The real issue with esophageal dilatation is that it is almost impossible to get the feeling of restriction you had in the beginning. My experience is that the band is now going to be ineffective for further weight loss and unless you can adjust your lifestyle and diet to aid weight loss, you are likely best to consider some type of revisional surgery. This is often very disappointing for most people and is the reason I am so strict with adjustment of the band. Dilatation above obstruction is a normal response or adaptation of the body to obstruction. This is why relying on obstruction or restriction with a gastric band is only a short term fix.
The Over Adjusted Gastric Band
A number of patients present to me with failure to lose weight and the first thing they ask is for their band to be adjusted. They feel that more fluid in their band will result in more weight loss. I have a number of patients who have an expectation that more fluid equals weight loss and unfortunately, I have to tell them that this is not the case.
The band is designed to work by restriction not obstruction. There is a subtle difference between these two features. With obstruction, it is almost impossible to eat any solid food and in particular, the solid food I want them to eat is high protein solid food. What you do then is you tend to develop a propensity to eat high carbohydrate food. This sort of food will go through an obstructed band as it is often liquid when it hits the band. This results in what I call maladaptive eating behaviour. The end result of this is that you will put on weight rather than lose weight. The other problem is that you risk complications of the band such as gastric band prolapse or slip and also damage to the lower oesophagus through reflux. The other thing that I often see with patients that have too much fluid in their band is a dilated esophagus. This means that you are actually developing a second stomach above the band, which can hold increased amounts of food.
A dilated esophagus usually settles but may be permanent. A Barium swallow is useful in determining this.
The perfect band allows you to be able to eat solid food including meat and chicken. If you can eat these foods you will feel full. It is also high in protein and this does not get converted into fat. Although we do not want people eating too much, we want them to be able to have a good range and variety of food. Sometimes the best solution for people who are not losing weight, or putting on weight, is to take fluid out of their band so that they can go back to eating good quality food. This surprises some people as they naturally think that this will cause weight gain. I am happy to discuss this with you at your next consultation or adjustment.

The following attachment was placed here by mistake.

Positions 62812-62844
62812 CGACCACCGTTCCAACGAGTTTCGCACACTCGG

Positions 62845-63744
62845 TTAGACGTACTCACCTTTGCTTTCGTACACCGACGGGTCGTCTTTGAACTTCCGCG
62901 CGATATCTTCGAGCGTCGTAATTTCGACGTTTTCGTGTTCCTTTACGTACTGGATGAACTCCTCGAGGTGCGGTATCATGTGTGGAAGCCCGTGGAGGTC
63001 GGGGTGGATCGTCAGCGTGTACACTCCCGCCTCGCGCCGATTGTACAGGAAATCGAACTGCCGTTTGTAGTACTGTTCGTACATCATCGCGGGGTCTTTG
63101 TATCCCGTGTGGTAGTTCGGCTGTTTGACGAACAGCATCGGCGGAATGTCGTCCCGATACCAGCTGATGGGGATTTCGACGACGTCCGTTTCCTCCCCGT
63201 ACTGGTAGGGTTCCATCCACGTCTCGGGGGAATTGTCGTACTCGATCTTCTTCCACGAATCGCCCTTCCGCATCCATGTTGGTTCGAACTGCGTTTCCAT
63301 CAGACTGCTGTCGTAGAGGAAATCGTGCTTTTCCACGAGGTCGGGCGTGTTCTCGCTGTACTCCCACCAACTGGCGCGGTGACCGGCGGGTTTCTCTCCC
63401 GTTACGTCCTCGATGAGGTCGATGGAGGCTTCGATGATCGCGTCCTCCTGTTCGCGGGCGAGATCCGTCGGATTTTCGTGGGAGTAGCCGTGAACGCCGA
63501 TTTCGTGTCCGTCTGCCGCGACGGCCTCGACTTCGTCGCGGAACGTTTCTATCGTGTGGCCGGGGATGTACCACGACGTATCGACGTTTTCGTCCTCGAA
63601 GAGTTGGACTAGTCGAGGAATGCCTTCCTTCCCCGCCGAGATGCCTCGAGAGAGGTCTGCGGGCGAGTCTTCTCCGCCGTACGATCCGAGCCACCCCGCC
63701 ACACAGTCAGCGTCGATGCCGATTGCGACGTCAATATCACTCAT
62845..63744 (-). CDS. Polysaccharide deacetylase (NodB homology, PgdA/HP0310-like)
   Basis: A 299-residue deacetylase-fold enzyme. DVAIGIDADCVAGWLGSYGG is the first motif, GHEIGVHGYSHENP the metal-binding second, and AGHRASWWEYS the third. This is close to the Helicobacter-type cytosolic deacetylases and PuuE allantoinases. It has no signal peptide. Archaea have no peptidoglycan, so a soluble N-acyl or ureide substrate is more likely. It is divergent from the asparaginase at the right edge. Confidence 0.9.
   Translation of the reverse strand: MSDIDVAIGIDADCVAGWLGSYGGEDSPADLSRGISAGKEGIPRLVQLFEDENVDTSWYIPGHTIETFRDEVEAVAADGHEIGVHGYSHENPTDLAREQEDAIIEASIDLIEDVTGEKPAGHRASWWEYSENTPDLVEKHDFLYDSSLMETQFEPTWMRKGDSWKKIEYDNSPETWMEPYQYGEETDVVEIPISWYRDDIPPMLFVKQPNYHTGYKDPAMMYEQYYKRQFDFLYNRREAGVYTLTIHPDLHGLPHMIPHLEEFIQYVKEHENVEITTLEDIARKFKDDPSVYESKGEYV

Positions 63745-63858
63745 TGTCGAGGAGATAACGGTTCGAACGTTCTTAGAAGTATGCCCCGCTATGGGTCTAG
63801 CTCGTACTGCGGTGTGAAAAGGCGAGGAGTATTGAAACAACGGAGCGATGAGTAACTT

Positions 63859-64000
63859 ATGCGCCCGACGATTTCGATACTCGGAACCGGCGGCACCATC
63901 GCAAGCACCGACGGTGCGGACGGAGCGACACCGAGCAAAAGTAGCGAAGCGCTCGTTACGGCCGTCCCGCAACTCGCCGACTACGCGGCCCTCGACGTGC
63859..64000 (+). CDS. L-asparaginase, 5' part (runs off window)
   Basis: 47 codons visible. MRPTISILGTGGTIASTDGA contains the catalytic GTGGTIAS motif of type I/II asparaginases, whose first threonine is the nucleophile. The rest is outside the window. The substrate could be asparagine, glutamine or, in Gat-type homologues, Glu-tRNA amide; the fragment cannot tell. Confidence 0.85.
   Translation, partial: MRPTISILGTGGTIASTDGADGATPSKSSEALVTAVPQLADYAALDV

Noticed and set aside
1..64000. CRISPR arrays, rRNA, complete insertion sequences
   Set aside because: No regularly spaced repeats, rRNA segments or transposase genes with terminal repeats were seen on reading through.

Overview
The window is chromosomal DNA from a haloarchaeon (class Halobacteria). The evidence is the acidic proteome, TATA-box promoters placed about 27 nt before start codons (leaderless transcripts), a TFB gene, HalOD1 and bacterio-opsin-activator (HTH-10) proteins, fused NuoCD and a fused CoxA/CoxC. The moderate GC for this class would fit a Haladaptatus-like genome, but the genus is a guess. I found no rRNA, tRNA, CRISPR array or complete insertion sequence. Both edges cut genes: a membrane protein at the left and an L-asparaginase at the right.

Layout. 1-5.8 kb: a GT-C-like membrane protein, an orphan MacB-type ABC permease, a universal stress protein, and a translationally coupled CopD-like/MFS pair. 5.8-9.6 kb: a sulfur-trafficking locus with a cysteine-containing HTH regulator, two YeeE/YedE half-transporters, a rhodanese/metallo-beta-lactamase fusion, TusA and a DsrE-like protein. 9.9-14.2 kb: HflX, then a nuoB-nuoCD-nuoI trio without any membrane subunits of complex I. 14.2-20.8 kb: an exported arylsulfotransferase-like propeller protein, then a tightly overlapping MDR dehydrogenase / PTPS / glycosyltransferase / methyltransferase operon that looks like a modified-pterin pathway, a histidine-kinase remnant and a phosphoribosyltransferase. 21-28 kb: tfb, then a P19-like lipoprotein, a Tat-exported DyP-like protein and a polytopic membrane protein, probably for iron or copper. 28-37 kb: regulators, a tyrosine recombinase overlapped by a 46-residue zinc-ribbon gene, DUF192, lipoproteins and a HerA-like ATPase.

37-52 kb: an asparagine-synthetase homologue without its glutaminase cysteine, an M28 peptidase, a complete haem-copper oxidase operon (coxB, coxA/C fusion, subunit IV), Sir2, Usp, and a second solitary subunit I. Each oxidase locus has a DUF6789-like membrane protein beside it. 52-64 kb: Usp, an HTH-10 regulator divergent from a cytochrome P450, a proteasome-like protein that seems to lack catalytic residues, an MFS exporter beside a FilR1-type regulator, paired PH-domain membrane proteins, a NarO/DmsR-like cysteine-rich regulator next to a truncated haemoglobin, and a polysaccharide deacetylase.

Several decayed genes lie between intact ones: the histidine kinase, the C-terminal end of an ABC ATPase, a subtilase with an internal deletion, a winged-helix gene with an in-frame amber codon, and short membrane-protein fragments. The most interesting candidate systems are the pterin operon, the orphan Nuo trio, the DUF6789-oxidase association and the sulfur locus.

Gastric Band Slip
This 36-year-old lady had a gastric band inserted 5 years ago. It had been adjusted to 7 mls of fluid. She had been struggling for a few weeks with solid food and had recently developed heartburn and reflux symptoms at night. She commented that she had not had a full night’s sleep for weeks. Her weight loss was good losing 22 kg. Her BMI now was 31.
A 39 year old lady presented with reflux at night and extreme weight loss due to inability to eat solids at all. The following barium was obtained.
These 2 cases are classic of a gradual or non acute slip. Over time, the stomach under the band has moved above the band causing a large pouch that empties poorly. This means food tends to stay in the pouch for a long time and often is regurgitated into the esophagus or mouth. Heartburn and reflux especially at night is a classic symptom and cannot be ignored. Weight loss will often stagnate and often weight will increase with a chronic slip because people tend to rely on calories from high calorie liquids. This is call maladaptive eating behavior.
This needs an operation. There is no means to solve this without some sort of revisional surgery. Firstly though, the band needs to be emptied and a barium swallow done to confirm the diagnosis. We can then talk through some sort of revision. This may be another band or removal and revision to sleeve or bypass. Everybody is different and this decision is one that is made carefully. I don’t like to re band at the time of removal, this is difficult and may lead to poor outcomes in the future.
A special comment on reflux and bands
If you have a band and begin to experience any heartburn or reflux then you need to seek advice. Bands are actually an anti reflux valve if sitting correctly. Reflux indicates either a structural problem with the band or esophageal dilatation. It is best to see your surgeon in this case.
This 47 year old man presented with weight gain and ability to eat a lot more food than he previously could. This occurred over a period of 6-12 months. He had his last adjustment 1 year ago and wasn’t sure of the amount in his band. When pushed he was vomiting food and had occasional reflux.